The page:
The photos, grainy and panoramic and curled in an old shoebox, show the five of us jumping off tombstones for a CD cover that never happened. Five young bandmates, my three best friends and a drummer, leaping irreverently in the face of sober truth. We all look young and thin and topped with hair, my pre-decline dreadlocks splayed in full effect, Scott and Jason’s blond pony tails, Jamie’s afro. The cemetery overlooked Scott’s little house and included some of his ancestors.

Our aim was not to desecrate, we left no scribbled declarations or broken concrete angels— the sort of slights intended for the living, of course—we simply chose a foil for our exuberance. And, as young artists tend to be obsessed with death, what better standard from which to take flight than the gloomy markers of our passing.

To be sure, some of the youthful preoccupation with death leans on death’s remoteness. ‘Someday I’ll be all weak and gnarly,’ I remember wondering as a teen, ‘even though right now I feel like this?’ Even the very young feel this draw. My daughter Sofia has been fascinated by death since she was less than three years old. She had been led in this direction by her two grandfathers, both of whom delight in pointing out dead things to Sofia:  birds, worms, squirrels. Old men are preoccupied with death, too.

But mostly, Sofia’s interest came on its own, and she certainly understands the system. She lay in bed two years ago, when she was four, and worked out our family age-rankings: Isaac, the youngest, then her, Sofia, then mommy, then daddy. Then she confirmed with me what she’s been told about how old things die. “So,” she said brightly, “you’re going to die first.” I pointed out that I was only a year older than mommy, but we both sensed that I was cornered. “I’m going to miss you, daddy,” she said.

Sofia loves tombstones. She points them out as we drive by cemeteries and has recently been making her own—most recently jamming two big pieces of paving stone in the front yard grass and personalizing them for Charlie, our very old dog, and my dad, who she calls Pie. Pie, she knows, out-ranks us all. Her tombstones look harrowingly realistic.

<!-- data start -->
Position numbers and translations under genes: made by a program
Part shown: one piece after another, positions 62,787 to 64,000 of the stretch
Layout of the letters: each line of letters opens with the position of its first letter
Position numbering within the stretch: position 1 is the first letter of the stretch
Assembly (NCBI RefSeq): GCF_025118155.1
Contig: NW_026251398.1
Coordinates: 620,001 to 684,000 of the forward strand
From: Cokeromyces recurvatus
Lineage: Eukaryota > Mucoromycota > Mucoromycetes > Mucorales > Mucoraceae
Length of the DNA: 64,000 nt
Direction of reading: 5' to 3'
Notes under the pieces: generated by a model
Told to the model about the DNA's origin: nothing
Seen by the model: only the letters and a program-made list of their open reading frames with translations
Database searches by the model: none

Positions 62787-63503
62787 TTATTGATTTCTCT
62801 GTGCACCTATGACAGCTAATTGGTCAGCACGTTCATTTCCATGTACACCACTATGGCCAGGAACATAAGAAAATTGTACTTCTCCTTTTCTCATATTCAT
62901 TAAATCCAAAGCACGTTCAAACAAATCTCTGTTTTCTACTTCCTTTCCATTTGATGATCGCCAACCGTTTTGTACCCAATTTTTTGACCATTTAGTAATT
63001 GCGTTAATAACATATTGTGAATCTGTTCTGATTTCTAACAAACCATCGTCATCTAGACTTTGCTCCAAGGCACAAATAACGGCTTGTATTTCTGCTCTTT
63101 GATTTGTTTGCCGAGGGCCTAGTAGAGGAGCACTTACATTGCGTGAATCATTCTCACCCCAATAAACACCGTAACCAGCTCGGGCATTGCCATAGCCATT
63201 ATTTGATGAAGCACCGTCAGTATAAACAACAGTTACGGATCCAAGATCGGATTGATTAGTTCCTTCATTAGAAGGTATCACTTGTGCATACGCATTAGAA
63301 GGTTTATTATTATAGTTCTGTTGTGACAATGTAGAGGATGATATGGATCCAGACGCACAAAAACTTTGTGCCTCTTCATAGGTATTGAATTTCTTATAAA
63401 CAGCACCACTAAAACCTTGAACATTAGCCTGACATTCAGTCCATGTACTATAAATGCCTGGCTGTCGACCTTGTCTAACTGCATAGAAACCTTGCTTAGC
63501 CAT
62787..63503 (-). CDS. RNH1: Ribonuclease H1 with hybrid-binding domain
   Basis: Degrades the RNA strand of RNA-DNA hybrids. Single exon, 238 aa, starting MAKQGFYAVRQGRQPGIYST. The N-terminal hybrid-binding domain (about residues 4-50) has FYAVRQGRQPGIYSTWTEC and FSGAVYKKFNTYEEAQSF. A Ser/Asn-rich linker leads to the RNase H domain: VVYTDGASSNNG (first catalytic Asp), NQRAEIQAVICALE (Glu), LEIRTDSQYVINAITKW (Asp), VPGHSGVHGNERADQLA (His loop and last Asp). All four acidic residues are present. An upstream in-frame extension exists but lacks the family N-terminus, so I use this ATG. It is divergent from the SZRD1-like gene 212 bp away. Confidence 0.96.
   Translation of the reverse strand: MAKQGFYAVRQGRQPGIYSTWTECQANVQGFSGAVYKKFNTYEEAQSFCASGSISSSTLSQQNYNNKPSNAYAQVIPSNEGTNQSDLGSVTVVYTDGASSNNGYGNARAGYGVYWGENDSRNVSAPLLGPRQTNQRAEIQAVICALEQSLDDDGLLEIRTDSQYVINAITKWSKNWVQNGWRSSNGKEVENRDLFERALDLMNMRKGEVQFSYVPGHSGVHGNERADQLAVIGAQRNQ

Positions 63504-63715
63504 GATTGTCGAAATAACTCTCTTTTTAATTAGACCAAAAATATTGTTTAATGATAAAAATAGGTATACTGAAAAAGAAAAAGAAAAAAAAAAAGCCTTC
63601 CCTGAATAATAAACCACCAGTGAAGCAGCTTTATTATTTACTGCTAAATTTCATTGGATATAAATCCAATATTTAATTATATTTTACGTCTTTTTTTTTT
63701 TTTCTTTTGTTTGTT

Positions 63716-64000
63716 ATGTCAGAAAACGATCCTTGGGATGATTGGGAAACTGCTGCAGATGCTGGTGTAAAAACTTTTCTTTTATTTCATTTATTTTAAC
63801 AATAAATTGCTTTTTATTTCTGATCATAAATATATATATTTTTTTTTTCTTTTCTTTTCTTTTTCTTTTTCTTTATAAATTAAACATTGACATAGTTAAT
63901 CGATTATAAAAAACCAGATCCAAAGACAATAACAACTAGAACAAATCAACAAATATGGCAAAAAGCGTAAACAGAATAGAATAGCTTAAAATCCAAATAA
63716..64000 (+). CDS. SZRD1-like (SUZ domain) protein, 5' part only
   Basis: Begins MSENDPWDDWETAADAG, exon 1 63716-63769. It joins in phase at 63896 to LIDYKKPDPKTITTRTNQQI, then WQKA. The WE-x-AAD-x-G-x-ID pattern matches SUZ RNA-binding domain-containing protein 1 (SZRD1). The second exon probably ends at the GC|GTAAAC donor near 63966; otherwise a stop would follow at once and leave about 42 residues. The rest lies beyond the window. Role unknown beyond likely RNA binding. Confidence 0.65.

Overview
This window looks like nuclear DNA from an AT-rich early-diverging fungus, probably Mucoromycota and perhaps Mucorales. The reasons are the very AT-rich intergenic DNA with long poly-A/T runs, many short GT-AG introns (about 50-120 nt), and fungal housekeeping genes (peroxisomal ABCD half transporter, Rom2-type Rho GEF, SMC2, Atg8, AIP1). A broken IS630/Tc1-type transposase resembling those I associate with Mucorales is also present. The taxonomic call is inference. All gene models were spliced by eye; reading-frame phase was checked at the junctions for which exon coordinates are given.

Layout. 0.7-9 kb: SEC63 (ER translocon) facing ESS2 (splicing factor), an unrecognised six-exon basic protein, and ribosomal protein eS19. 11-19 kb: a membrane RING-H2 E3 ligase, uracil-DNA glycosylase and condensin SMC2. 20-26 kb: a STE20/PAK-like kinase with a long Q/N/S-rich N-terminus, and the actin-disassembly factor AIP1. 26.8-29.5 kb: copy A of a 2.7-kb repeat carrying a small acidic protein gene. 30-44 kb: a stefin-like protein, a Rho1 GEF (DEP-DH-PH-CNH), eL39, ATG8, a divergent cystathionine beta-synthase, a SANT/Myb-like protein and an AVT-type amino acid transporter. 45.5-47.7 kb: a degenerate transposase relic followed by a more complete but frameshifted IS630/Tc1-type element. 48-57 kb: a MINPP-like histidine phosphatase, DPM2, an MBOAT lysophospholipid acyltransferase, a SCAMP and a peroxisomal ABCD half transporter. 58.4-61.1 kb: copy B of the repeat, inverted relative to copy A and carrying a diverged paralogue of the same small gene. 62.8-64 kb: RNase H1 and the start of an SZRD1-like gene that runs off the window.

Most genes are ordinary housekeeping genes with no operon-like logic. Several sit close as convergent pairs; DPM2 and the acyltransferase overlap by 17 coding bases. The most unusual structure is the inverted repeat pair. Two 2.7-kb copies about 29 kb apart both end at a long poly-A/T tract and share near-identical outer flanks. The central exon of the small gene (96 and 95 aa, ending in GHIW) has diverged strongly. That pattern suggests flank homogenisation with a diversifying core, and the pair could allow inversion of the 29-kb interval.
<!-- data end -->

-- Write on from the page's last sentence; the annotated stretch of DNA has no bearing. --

When I ask Sofia what she likes so much about tombstones, she says she doesn’t know, and so it is with most of our obsessions—they lie at the heart of us, never entirely explained. She doesn’t know why she’s been consumed with all things Egypt lately, either, although they were supreme markers of their dead, and mummies are even cooler than tombstones.

Sofia was pleased to discover several obelisks, Egyptian in origin, at the old cemetery in the middle of town. She’s been begging for trips to the cemetery, often getting them, and that particular one holds many of our town’s oldest families. We recognized the names of streets and parks that had previously just been arbitrary names. We traced those names with our fingers on little granite houses and various monuments and lots of the traditional slope-shouldered headstones in limestone, marble, concrete. We wondered who they were.

Here and there some other people would drive by us slowly, and I felt a little like we were trespassing because we had no one in particular to visit. We received a few of what I took to be disapproving looks. But when Sofia asked if she could climb a monument, a low, curving wall that announced a prominent local family, I thought of the old band pictures I’d found. I thought of how that day had been sunny like this one and how a few months later four of us returned to almost that exact spot in freezing rain to bury Scott and his poorly designed heart.

I gave Sofia the thumbs up.


“Tombstone,” the second of three flash pieces we’re running by Carlo Matos, churns rhythmically around the images of Wyatt Earp and Doc Holliday with typical flair. Matos’s work features a remarkable blend of swagger and humility.

In Jason Brown’s poem, “Why We Die,” an old man’s monuments to his deceased loved ones endanger the lives of others. He grapples with the arbitrariness of death and traps himself in a uniquely human and desperate cycle. Brown smoothly draws the reader’s world into that of his character in the poem’s final line.

Justin Evans’ poem, “At the Springville City Cemetery” puts a perfect cap on our “Tombstone” issue. In a sonata-like three parts, the poem builds a spooky, funereal mood, laments the inevitable loss of human association, then in the last movement urges new, more cognizant, connection.







Photo by Ed Brambley